Here’s how.

“In this time of anxiety and uncertainty, it’s really natural for children to regress, which means their dependency needs” — for comfort, physical closeness, affection and communication — “are going to be paramount,” said Lawrence J. Cohen, Ph.D., author of “Playful Parenting.” “It’s a bit of a paradox, but independence and exploration are not the opposite of dependence, safety and security. They flow from them.”

If you want your kids to feel confident enough to play on their own, Dr. Cohen said, “start the day with some really high-quality connected play. Set a timer for 20 minutes, put away your phone and say to your children, ‘I’ve got 20 minutes just for you. What would you like to do?’” And then, put yourself “at their service as a helper and a follower,” he recommended. “Don’t tell them what they should do.”

But you can encourage them. “Describe and comment on what they’re doing with no judgment,” recommended Laura Markham, Ph.D., founding editor of the online parenting resource, Aha! Parenting. “It might be a little bit boring for you, but your child’s takeaway will be, ‘Wow, my mom or dad likes to watch me play, I’m good at this.’” When the timer goes off, tell your kids, “I loved watching you play, and I can again later.” Give them a hug and go take care of your stuff. “Usually they will keep playing,” said Dr. Markham.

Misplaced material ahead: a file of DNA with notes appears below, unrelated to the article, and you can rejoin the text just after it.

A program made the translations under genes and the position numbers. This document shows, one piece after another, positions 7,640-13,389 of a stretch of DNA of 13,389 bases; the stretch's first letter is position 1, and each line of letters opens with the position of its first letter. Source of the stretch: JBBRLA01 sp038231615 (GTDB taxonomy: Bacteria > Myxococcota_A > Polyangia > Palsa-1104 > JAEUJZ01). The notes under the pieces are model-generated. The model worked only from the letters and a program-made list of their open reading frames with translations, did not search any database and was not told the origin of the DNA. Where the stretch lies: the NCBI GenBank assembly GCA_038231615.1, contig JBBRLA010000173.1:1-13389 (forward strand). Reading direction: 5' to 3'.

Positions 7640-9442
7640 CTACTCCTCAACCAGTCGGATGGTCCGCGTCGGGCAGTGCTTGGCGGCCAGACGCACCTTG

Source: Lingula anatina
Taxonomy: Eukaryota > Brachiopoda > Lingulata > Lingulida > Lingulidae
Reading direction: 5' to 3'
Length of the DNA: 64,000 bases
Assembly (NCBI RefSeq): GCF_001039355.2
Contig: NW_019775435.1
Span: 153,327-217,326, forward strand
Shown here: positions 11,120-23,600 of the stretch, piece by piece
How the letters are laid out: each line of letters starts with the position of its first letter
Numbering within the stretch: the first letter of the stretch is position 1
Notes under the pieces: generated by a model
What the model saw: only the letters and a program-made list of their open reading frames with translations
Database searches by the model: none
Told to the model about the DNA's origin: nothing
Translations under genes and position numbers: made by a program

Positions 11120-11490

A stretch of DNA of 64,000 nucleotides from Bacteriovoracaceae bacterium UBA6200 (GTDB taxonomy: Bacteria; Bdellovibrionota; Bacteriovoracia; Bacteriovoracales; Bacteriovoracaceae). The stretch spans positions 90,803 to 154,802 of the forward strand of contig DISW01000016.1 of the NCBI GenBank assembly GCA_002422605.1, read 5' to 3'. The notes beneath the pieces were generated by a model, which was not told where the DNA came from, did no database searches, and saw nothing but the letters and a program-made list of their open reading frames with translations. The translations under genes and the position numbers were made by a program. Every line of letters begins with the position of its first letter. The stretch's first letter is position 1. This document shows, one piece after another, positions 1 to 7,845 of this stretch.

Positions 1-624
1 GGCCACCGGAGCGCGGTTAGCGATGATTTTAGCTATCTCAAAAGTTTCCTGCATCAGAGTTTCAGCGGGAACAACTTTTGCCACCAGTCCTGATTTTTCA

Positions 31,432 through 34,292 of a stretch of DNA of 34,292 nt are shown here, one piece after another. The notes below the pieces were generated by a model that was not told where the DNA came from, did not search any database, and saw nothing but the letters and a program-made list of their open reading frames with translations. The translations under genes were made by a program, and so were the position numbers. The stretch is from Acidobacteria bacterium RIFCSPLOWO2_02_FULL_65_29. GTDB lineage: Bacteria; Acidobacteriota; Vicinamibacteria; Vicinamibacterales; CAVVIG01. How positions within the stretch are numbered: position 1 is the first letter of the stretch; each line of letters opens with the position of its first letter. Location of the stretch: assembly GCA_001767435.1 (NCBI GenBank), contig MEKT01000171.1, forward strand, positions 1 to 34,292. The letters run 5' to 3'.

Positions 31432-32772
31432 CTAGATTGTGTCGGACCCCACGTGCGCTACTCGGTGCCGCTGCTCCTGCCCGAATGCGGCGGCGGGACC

“For a kid who doesn’t play at all by themselves, an hour is an eternity,” said Catherine Pearlman, Ph.D., author of “Ignore It!” “Start with five or 10 minutes and grow from there.” She also recommends offering to do something with them that they really enjoy afterward.

There is a concept popular in the world of “unschooling” (a home education approach that allows children’s interests to drive learning) called “strewing”: creating prompts for play time that children discover on their own. “It’s one of the best tricks of the trade,” said Avital Schreiber-Levy, a parenting performance coach in New Jersey who has created a play guide for parents on lockdown. You put “spotlights” on toys or other objects by setting them up in an unexpected way, and then let your kids stumble upon them.